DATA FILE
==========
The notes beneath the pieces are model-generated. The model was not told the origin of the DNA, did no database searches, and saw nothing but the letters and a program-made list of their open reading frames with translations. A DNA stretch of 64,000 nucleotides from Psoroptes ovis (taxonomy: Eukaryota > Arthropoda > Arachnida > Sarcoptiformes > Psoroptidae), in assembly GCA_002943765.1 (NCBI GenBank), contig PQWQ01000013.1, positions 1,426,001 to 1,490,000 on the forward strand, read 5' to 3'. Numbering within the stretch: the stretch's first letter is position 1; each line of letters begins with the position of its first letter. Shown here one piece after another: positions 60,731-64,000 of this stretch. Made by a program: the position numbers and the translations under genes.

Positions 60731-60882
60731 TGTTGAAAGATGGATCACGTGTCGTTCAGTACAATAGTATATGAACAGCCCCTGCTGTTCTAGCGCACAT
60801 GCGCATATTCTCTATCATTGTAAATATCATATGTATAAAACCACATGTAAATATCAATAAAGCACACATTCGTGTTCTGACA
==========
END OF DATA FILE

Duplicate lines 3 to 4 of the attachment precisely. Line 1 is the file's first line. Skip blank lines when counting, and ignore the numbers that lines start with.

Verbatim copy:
60731 TGTTGAAAGATGGATCACGTGTCGTTCAGTACAATAGTATATGAACAGCCCCTGCTGTTCTAGCGCACAT
60801 GCGCATATTCTCTATCATTGTAAATATCATATGTATAAAACCACATGTAAATATCAATAAAGCACACATTCGTGTTCTGACA